Feminine Wiles in the Courtroom

This week, we learned about sexism in the courtroom, and how women are often accused of using their “feminine wiles” to win cases (see The Atlantic article) . Elizabeth Faiella, a court lawyer in Florida, stated that “at least 90 percent of her courtroom opponents are male, and that they file a “no-crying motion” as a matter of course. Judges always deny them, but the damage is done: The idea that she will unfairly deploy her feminine wiles to get what she wants has already been planted in the judge’s mind.” Worse still, “research has demonstrated that when female attorneys show emotions like indignation, impatience, or anger, jurors may see them as shrill, irrational, and unpleasant. The same emotions, when expressed by men, are interpreted as appropriate to the circumstances of a case.”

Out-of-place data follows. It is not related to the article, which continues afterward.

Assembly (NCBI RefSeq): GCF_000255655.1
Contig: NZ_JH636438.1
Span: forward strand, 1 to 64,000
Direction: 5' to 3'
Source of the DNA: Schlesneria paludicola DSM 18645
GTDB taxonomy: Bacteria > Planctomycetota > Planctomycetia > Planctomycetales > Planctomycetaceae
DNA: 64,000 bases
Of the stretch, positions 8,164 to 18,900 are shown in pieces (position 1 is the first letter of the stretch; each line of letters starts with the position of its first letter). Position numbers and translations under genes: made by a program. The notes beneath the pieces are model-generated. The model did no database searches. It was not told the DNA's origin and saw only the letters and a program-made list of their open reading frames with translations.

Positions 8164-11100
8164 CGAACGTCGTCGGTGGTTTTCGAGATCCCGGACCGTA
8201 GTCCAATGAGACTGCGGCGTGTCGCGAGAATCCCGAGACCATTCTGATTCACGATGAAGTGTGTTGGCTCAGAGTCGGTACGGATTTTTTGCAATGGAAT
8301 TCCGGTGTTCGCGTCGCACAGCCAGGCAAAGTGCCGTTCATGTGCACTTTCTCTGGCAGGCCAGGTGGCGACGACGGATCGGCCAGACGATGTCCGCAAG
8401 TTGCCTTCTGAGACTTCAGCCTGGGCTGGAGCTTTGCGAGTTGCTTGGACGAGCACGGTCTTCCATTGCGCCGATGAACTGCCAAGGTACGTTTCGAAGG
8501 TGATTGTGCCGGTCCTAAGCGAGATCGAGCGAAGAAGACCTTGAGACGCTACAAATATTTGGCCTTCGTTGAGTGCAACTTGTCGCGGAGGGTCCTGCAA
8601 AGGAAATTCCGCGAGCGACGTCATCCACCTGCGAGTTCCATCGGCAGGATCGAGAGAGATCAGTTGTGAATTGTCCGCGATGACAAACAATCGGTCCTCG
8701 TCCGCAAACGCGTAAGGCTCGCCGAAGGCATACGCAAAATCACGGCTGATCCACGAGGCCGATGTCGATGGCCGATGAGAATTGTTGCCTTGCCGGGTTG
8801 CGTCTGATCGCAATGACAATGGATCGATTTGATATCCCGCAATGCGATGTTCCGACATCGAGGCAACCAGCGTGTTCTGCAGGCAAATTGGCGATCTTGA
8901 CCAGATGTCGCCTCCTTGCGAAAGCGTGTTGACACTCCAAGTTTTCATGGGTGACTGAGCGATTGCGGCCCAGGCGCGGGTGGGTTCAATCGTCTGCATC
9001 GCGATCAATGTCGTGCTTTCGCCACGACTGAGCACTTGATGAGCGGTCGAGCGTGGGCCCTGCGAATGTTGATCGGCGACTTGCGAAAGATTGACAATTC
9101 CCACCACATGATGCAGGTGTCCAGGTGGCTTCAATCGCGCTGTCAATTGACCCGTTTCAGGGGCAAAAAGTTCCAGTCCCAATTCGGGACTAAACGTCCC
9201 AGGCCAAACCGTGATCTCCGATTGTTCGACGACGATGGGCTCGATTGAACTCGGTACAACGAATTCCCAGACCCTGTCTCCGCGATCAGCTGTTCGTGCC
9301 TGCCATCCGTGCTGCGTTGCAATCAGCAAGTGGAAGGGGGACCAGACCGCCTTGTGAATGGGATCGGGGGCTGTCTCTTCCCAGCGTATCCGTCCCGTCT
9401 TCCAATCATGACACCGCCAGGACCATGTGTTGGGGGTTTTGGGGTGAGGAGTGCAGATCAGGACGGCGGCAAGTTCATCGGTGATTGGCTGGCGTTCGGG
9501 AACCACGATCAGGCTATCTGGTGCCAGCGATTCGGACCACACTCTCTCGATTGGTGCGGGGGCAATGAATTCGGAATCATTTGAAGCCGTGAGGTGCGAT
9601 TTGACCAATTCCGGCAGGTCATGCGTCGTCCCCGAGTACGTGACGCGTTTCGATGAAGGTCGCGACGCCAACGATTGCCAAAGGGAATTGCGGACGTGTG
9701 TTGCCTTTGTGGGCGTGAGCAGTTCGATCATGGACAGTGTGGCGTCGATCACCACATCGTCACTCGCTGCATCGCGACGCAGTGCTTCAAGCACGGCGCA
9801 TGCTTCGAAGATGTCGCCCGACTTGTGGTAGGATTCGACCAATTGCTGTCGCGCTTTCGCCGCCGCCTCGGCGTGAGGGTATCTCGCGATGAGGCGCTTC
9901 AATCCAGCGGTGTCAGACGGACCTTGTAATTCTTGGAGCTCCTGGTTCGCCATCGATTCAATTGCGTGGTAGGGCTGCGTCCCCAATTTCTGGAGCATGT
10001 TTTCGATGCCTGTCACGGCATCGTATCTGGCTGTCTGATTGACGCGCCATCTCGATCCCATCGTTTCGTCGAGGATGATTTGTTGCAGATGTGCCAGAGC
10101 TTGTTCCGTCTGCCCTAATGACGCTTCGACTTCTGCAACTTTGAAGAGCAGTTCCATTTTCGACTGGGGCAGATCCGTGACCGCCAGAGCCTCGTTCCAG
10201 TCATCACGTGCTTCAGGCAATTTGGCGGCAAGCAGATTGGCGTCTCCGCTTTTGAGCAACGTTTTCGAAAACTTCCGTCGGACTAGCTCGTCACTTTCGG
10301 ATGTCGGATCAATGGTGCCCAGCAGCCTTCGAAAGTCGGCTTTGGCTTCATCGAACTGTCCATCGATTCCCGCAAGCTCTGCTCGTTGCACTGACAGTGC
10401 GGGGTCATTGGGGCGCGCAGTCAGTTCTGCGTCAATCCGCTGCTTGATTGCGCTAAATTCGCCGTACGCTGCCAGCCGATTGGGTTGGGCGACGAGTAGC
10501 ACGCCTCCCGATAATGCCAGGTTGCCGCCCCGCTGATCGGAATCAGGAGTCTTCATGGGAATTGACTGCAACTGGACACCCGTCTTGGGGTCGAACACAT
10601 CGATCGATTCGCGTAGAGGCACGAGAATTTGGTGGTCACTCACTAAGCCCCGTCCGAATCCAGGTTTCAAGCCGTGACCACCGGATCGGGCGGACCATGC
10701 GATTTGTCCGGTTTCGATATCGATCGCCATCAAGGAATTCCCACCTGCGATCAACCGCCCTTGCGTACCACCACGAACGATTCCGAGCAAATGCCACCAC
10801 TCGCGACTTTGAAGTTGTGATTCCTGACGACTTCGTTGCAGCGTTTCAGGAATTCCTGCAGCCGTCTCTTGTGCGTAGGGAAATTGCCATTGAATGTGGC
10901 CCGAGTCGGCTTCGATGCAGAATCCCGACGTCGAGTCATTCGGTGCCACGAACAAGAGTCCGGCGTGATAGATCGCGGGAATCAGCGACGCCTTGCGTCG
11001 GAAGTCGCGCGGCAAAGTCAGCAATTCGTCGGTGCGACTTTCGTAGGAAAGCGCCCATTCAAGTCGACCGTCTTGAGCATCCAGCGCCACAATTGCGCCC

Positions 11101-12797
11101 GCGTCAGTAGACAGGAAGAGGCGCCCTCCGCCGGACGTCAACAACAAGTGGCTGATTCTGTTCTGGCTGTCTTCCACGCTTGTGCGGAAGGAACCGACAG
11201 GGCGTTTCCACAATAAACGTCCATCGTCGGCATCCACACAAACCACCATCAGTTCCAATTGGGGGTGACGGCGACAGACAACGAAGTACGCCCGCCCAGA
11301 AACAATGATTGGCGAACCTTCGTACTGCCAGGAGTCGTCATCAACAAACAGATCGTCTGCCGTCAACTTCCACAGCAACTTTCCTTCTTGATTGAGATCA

As Lara Bazelon, the article’s author, points out, what’s at stake is not just female lawyers’ career advancement and earning potential. Indeed, “[t]he interests—and, in the criminal context, the liberty—of [the lawyer’s] client are also on the line.”